The Influence of Richard Scarry

This week, rather than talk about my work, I’d like to talk to you about one of my artistic influences.  We have influences, both conscious and subconscious, that determine the kind of pictures we draw, the canvasses we paint, the music we compose, the films we produce, etc.  I have a number of them myself and today I want to talk to you about one of them.  This influence, in spite of being a well-established name in the field of literature and illustration, was only one I recently brought in to keep my work from getting stagnant.  That influence I’m  here to talk to you about is Richard Scarry.

Richard Scarry (1917-1994) was a world famous children’s author and illustrator.  While he wrote a number of children’s books, including select titles for the famed Little Golden Books imprint, Scarry’s claim to fame would be the Busytown series.  The Busytown books contained several pages worth of illustration depicting the fictitious settlement of Busytown, inhabited by anthropomorphic animals.  Recurring characters include Huckle Cat (named after Scarry’s son, Richard “Huck” Scarry Jr.), Lowly Worm, Huckle’s family, Sergeant Murphy, Mr. Fixit and many others.  Each page of Scarry’s Busytown books are filled with a whole lot of stuff.  Scarry put in many images so that children (and even adults) would keep going back over the pictures as they would not find everything the first time.  From what Scarry said, he didn’t want kids to read his books just once and toss them aside.  He actually considered it an honor for kids to read his books until they wore out and/or they had to be patched up with tape.

Sometime in the late 1960s/early 1970s (my research shows conflicting dates), Richard Scarry and his family moved to Gstaad, Switzerland.  It would be here that Scarry continued to work on his books.  He adopted a policy where he worked in his studio all day on his books and had given his wife orders not to disturb him except for his lunch break (how industrious).  His working process involved putting down pencil sketches, coloring in his figures in gouache paint, and then redoing the line work with pen-and-ink.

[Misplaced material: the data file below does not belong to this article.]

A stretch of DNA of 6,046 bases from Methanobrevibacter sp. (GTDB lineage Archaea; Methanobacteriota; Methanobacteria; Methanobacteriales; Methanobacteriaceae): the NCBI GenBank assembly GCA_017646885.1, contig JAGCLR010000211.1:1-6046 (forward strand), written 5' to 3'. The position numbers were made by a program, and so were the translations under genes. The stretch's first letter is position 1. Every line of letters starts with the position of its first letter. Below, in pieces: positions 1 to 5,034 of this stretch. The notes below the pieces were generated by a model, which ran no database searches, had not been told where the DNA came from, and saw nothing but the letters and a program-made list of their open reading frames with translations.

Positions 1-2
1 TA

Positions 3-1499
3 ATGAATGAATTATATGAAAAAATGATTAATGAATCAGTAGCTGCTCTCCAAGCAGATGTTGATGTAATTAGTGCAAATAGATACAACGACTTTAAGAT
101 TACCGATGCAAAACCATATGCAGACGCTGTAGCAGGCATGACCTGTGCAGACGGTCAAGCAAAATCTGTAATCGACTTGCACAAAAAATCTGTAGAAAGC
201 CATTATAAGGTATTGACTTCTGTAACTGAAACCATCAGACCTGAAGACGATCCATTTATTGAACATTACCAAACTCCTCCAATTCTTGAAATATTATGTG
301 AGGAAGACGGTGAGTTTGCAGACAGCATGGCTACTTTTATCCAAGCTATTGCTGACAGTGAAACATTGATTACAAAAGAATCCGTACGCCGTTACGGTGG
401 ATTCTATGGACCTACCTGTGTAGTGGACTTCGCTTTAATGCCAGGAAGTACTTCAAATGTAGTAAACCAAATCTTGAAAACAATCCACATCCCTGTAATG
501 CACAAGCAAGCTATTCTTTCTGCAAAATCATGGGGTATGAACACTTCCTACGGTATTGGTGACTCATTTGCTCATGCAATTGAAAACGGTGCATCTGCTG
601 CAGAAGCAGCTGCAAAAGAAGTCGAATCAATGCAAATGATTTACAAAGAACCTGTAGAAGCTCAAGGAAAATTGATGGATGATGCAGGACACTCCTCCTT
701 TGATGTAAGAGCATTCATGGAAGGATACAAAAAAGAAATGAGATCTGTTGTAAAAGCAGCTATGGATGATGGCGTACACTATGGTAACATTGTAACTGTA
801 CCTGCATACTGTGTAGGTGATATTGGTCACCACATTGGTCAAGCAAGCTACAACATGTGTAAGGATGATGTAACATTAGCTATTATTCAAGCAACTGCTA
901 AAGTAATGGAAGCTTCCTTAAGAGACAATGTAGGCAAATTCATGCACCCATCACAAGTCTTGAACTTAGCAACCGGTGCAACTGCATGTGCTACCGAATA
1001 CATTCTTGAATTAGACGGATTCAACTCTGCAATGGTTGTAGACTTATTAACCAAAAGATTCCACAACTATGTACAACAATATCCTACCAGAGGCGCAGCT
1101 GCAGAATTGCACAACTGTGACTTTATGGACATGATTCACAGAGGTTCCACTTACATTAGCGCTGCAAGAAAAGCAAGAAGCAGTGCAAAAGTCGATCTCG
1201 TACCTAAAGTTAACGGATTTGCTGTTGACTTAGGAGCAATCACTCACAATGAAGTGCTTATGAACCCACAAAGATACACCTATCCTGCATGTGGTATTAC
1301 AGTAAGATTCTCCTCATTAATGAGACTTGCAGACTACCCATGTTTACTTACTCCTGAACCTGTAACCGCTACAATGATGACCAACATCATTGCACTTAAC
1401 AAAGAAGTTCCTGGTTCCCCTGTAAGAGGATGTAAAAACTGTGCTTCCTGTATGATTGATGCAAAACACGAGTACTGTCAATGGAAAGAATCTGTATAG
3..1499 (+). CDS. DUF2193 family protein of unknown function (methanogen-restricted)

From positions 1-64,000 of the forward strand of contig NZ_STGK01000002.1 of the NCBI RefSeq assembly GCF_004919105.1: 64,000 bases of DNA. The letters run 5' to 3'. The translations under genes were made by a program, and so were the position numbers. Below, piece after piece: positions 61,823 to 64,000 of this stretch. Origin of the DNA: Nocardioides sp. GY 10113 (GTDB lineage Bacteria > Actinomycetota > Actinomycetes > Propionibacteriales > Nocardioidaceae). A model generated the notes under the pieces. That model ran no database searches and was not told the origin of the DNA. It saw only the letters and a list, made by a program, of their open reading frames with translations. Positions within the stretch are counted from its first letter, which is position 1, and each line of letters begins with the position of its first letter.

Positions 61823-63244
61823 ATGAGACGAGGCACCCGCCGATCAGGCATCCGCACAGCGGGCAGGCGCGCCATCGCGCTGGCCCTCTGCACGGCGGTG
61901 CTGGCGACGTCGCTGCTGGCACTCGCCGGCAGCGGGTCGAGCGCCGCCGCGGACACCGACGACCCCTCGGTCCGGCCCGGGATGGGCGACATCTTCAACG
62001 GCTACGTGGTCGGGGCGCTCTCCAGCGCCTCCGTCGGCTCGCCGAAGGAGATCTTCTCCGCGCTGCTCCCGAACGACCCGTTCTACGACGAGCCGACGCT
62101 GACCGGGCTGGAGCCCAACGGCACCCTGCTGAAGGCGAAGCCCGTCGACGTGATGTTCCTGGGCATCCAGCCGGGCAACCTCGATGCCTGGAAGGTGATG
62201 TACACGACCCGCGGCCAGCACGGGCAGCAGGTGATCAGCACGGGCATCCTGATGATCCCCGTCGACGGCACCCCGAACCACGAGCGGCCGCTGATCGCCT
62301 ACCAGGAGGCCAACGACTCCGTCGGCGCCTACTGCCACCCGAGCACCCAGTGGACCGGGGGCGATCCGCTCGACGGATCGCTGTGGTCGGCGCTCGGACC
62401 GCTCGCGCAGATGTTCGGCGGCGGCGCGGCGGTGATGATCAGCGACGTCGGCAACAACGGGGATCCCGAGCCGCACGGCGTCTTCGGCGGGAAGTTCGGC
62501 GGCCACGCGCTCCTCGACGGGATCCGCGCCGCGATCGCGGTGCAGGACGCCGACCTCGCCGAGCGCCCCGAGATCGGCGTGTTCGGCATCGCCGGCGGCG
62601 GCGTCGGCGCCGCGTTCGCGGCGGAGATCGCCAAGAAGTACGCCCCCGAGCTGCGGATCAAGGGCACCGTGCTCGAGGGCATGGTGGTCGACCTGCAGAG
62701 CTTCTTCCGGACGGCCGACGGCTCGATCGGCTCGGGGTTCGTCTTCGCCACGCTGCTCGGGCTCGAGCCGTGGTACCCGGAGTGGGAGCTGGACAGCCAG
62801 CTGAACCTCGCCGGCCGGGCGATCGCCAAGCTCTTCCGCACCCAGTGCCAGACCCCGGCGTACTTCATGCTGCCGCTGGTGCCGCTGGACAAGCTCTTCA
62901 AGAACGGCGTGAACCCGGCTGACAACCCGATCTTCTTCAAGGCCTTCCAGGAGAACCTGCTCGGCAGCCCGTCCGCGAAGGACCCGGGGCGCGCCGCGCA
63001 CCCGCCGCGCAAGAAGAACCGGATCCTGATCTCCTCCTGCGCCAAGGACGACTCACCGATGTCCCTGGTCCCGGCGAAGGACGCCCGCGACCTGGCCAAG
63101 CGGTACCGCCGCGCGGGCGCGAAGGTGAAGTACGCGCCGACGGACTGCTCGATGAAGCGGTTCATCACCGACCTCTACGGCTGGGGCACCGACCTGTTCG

Scarry put out many titles during his lifetime.  Eventually, by the 1980s and 1990s, a number of his books has to be revised because some of the material in them was considered outdated or even offensive!  For a comparison of the original version of Scarry’s Best Word Book Ever and its updated, revised edition, check out this neat blog post.  Richard Scarry suffered health problems later on in life, including failing eyesight, and passed away in 1994 of a heart attack.  Scarry may have died…but his work refuses to.  Even today, the Busytown books and his other titles continue to sell millions of copies all over the world and have been translated into many languages.  If you’re interested in learning more about Scarry, check out the Wikipedia entry linked at the start of this article or check out this informative blog post.

Richard Scarry has become an influence on my work.  How so?  I love his scratchy pen work.  It reminds me much of the vintage newspaper comics strips.  I also love his compositions.  He could fill up a page that would make a person look over it, yet not clutter it up.  I’m going to be incorporating some Scarry-style compositions in my own work.  Plus, anyone who’s read his books may have noticed that his characters dress in Swiss Alpine style clothing.  That actually led me to start making wardrobe changes in my characters.  In fact, I even gave Rusty an lalternate wardrobe influenced by Scarry and in a future story, I’ll reveal that Rusty’s ancestry is Swiss!

Rusty's Swiss Alpine wardrobeWell, that does it for this week.  Be sure to tune in next week for even more posts.  Subscribe via email or RSS feed if you haven’t already.  Don’t be afraid to comment here with your questions or feedback.  I’ll field them.

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About Max West

I am a freelance artist and the creator of Sunnyville Stories, an independent slice-of-life comics series.
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